You know the feeling: the longer and more urgent the “to do” list, the harder it is to look at, much less pick a task and do it.
If I ever were to create an organizational course one of its main tenets would be this:
Your habits MUST fit your organizational system.
No matter how great one organizational system my be for someone else, if your habits don’t fit it, it will fall apart. It’s just a matter of time.
I’ve had a hard time forming the habit of regularly looking at my to do lists. I tend to work in bursts rather than steadily moving forward, one bite at a time.
This week I discovered one reason why I avoid my “to do” lists.
In the past, I’ve mainly written down the things I have to do or what others want me to do.
I usually fit my own ideas and dreams into the margins of life, and it is no surprise that life has very little room in the margins.
Recently I started writing down simple tasks that could get me closer to something I’d enjoy, like making leg-warmers, which isn’t really necessary nor urgent.
I added “look up leg-warmer crochet patterns” to my “do at the computer” list, which mostly has items like “pay Discover bill” and “email the worship leader about Easter.”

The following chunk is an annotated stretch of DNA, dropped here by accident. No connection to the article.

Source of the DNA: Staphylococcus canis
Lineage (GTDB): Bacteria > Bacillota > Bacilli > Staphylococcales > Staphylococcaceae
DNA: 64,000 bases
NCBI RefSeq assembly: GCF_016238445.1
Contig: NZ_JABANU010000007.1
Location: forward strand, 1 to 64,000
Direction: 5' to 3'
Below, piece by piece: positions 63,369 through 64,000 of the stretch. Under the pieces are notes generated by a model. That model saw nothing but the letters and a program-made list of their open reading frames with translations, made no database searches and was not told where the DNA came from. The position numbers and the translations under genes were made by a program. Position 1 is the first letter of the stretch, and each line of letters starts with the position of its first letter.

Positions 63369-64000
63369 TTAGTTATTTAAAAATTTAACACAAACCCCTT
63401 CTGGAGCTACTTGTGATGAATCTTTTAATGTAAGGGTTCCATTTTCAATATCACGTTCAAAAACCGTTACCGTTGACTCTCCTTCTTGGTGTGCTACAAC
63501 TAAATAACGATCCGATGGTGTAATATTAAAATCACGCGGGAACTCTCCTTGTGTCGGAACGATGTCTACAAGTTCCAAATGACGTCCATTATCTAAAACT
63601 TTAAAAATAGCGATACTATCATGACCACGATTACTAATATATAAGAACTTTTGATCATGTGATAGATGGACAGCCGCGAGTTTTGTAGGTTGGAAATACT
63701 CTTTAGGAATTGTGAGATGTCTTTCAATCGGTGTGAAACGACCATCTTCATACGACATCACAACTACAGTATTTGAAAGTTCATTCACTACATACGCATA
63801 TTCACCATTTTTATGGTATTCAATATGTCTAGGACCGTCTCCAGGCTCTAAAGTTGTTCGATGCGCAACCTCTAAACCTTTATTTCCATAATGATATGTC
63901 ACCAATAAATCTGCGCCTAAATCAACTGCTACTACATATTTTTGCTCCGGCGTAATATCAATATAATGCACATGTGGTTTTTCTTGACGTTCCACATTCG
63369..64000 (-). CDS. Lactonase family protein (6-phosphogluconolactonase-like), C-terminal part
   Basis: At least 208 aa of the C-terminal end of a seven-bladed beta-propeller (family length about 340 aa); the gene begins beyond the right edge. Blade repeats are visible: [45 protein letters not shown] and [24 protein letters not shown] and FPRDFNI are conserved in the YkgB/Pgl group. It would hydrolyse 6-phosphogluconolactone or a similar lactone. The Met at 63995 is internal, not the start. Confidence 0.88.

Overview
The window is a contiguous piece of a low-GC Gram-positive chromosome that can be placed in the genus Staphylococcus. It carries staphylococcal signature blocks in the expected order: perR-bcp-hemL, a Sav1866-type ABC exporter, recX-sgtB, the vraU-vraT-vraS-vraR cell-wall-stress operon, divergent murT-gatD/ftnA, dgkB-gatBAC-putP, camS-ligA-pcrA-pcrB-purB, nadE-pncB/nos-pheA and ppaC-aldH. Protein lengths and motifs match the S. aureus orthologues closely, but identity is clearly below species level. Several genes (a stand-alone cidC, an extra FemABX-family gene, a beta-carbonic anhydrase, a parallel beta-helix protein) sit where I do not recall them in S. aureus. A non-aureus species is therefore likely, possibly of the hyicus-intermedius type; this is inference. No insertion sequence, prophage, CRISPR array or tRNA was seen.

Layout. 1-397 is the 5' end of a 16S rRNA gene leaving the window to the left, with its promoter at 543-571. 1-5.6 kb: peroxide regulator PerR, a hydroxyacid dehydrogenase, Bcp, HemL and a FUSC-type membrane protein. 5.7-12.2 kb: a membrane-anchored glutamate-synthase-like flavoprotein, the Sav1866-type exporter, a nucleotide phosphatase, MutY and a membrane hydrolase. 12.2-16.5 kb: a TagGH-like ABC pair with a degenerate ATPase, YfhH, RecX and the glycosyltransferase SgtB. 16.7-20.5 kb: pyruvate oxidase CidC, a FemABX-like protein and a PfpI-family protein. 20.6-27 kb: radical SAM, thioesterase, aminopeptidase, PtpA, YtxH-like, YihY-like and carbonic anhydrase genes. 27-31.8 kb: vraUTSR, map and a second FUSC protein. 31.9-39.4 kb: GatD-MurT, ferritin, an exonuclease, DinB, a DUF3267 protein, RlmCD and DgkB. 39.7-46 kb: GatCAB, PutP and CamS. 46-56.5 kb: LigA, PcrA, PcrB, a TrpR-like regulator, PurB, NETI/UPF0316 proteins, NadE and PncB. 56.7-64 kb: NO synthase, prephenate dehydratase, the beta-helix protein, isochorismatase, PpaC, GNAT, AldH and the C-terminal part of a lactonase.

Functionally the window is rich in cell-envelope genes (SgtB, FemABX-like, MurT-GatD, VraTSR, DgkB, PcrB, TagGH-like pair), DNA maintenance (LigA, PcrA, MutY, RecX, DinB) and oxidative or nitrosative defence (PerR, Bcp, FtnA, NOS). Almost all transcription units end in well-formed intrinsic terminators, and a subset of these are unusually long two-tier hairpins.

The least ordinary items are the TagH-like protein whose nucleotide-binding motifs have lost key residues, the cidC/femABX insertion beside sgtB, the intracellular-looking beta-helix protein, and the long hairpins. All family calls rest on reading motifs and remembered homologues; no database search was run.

Now when I look at my computer list there is something fun to look forward to after I pay the Discover bill – and I get to check off two things on my list!
I find I’m much more likely to look at my lists when I might discover “read for 10 minutes” and not just “sort inbox for 10 minutes.”
The idea of scheduling fun is not new, but somehow “fun” became just another burden.
“Geeze,” I’d think to myself as I scanned my lists, “Now I have to have fun before I can get to the work I care about!”
It’s important to realize that any given activity might seem like work to one person but be a pleasure for another.
We have to listen to our own inner voice to know whether “make muffins with the kids” would be stressful or a pleasure. Or if “sing hymns with the kids” would be energizing or torture.
Next time you think of something you’d like to do while you’re tied up in something else, go put it down on your regular to do list.
Remember to keep the initial task small – just the first step. You can get moving on it without it taking away from all your other duties.
(Personal Update: This week has been much better for me, but I still wrote this post at the last-minute and without my proofreader. I’ve read some inspiring books because I’ve finally made some time to read, and I’m excited to share of the helpful ideas with you over the next few weeks.)